Australian Banks Close Bitcoin Exchange Accounts

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Banks and businesses in Australia are shunning virtual currency Bitcoin.

Thirteen leading banks have simultaneously frozen or closed Bitcoin exchange current accounts effectively closing off the banking system to users of the currency.

Businesses have also turned their backs on the online currency after reporting little or no interest in spending Bitcoin in the country.

Although the banks all seemed to act following a coordinated plan against Bitcoin exchanges, they refuse to comment on the measure and are referring all questions to trade body, the Australian Bankers Association.

The ABA reckons Australia is home to around US$245 million or 7% of the world’s $3.5 billion worth of Bitcoin.

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Risk to consumers and banks

The move is the first closure of a country’s banking system to Bitcoin, although banks in many nations, including the US and Britain, do not carry accounts for the virtual currency.

The ABA conformed the decision to close Bitcoin accounts was voluntary and not due to government pressure.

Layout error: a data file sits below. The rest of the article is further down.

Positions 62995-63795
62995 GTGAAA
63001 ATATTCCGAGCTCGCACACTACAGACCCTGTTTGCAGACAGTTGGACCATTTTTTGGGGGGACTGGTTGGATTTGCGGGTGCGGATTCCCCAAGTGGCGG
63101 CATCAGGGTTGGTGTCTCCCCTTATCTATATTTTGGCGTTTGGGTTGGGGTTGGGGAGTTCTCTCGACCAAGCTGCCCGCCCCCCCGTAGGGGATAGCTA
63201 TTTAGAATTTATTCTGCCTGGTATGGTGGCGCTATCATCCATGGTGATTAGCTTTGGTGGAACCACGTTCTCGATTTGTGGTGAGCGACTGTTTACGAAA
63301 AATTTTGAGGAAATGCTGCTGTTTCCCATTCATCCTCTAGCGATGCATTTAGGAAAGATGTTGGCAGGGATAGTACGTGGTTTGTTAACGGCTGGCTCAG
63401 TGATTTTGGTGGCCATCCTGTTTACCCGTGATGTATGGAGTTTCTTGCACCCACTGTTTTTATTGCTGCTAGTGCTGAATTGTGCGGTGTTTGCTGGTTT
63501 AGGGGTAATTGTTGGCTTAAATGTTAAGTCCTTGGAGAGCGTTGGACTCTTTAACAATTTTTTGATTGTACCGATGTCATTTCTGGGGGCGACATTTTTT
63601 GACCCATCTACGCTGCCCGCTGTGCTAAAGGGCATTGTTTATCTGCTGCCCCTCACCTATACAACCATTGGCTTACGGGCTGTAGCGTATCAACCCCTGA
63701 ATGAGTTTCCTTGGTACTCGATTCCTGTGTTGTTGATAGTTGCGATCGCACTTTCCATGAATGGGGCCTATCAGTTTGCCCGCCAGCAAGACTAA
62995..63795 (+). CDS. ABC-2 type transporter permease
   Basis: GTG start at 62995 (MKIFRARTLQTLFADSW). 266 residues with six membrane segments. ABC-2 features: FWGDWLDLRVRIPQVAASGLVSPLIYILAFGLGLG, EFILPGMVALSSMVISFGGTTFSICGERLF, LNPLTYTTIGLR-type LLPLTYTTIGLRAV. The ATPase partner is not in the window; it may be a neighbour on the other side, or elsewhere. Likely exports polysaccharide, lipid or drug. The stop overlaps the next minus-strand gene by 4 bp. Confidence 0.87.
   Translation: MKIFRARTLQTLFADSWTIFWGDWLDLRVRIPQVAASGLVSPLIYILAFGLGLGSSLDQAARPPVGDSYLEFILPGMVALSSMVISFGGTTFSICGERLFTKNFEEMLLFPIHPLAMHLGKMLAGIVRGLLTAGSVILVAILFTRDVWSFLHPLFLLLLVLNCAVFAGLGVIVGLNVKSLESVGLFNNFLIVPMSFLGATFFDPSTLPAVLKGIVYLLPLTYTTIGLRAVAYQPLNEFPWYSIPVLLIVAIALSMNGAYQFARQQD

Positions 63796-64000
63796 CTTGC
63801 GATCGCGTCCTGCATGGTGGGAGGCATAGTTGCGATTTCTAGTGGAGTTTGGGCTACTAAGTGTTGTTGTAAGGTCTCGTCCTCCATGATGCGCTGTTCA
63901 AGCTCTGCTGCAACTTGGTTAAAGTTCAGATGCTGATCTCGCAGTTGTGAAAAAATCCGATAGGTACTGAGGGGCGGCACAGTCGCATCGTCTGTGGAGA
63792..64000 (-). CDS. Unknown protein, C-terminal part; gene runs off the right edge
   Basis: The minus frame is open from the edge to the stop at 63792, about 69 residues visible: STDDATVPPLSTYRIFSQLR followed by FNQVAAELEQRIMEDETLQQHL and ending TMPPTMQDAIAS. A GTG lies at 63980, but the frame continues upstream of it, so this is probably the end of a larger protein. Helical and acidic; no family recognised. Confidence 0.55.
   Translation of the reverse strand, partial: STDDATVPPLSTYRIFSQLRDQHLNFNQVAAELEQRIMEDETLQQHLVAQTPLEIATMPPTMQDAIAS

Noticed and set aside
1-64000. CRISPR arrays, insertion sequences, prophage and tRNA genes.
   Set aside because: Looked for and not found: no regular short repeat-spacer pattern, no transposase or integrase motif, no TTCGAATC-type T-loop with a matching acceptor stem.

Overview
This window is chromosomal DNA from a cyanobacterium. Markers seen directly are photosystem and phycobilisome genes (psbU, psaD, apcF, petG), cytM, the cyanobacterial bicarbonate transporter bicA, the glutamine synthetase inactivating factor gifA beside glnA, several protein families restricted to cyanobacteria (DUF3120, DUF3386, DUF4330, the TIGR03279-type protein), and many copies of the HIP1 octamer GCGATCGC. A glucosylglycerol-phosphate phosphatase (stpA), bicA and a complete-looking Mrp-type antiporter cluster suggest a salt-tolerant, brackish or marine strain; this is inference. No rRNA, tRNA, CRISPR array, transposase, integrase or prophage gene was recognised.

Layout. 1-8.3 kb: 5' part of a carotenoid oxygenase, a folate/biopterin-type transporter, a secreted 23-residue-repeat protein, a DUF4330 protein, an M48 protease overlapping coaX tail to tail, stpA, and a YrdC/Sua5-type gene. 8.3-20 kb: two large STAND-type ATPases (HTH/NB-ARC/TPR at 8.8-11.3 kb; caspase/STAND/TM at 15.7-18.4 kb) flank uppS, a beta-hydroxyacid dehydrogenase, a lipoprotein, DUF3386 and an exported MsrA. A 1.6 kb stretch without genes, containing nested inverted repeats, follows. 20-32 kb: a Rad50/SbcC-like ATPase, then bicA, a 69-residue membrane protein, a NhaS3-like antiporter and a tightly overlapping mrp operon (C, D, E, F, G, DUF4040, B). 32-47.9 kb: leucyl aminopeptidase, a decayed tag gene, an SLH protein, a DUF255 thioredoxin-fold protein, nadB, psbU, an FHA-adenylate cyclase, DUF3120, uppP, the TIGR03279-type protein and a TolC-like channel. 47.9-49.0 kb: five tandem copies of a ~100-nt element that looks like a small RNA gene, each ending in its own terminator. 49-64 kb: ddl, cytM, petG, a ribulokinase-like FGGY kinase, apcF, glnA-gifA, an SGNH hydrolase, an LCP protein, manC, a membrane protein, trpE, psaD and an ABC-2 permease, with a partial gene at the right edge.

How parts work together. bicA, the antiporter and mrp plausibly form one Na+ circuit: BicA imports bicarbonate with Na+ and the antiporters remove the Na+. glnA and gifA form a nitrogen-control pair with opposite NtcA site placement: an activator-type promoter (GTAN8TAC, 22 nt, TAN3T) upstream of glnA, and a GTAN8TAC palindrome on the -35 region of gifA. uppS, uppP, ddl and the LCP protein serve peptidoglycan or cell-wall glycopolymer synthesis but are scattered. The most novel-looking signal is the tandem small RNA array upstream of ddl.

“It’s up to others to decide whether the closure was co-ordinated,” said an ABA spokesman. “However, our view is virtual currencies have no regulator supervising them and lack transparency.

“We feel this is a risk to users and the banking system.”

Bitcoin exchanges outside Australia have been dogged by hacking and fraud scandals that have seen millions of pounds of the virtual currency lost by investors.

Australia had 17 Bitcoin exchanges, of which 13 have closed and four are ‘considering their options’.

Bitcoin goes offline in Venezuela

Meanwhile, a Venezuelan telecoms company has reportedly blocked dozens of Bitcoin web sites in a government backed effort to outlaw the virtual currency.

Venezuela, together with Brazil and Argentina has seen a surge in Bitcoin usage as currencies have plunged against the US dollar and inflation has soared.

Allegedly, Bitcoin is serving as a hedge against devaluation in the same way as investors shift into gold in times of economic uncertainty.

A leading exchange is helping users break the embargo by feeding web services through proxy servers.

“The news is reporting the sanctions against Bitcoin providers as an internet outage, but only Bitcoin sites seem affected and even their Wikipedia pages are inaccessible,” said reports on social media site Reddit.

The move is probably aimed at restricting Bitcoin users shifting foreign currency out of Venezuela.

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